1. According to the United Nations (UN) and the Equal Employment Opportunity Commission (EEOC) sexual harassment is defined as “unwelcome behavior of a sexual nature” that can include unwanted sexual advances, requests for sexual favors or other “verbal or physical conduct of a sexual nature” (UN Women, n.d.). Under their definitions there is no differentiation on whether this is only applicable to a work environment or universally applicable in any situation that it is encountered. Accordingly, there is no reason that there should be a different standard of behavior between the workplace or personal relationships; sexual harassment is the same wherever it is discovered.
2. As mentioned, one common excepted definition is the one as described above. It provides clear guidelines for a court to employ in the determination of whether sexual harassment has indeed occurred. One of the key points, however, is that the law seems to look at the act from the perspective of the victim. To be sure, if the victim deems the conduct unwanted and has evidence to prove that it was, then the analysis must start from that rather than from whether the alleged perpetrator feels that it was under their culturally understanding that the conduct was allowed.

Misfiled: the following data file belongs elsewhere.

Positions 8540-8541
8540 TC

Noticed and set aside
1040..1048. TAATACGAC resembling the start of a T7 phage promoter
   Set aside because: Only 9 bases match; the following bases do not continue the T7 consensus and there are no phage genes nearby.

3. Naturally, the fact that in this particular case the award was so large it will naturally attract some people to falsely claim that they were sexually harassed. However, that does not mean that when a case is as egregious as this one, that a jury should not award the victim the amount that they feel properly punishes the perpetrator and also provides a warning to any would-be perpetrators that they should not contemplate committing sexual harassment. Whether a clam is false or not, society must have faith in the American adversarial process to find and eliminate those frivolous claims.
United Nations Women (UN Women). (n.d.). What is sexual harassment? Retrieved from www.un.org/womenwatch/osagi/pdf/whatissh.pdf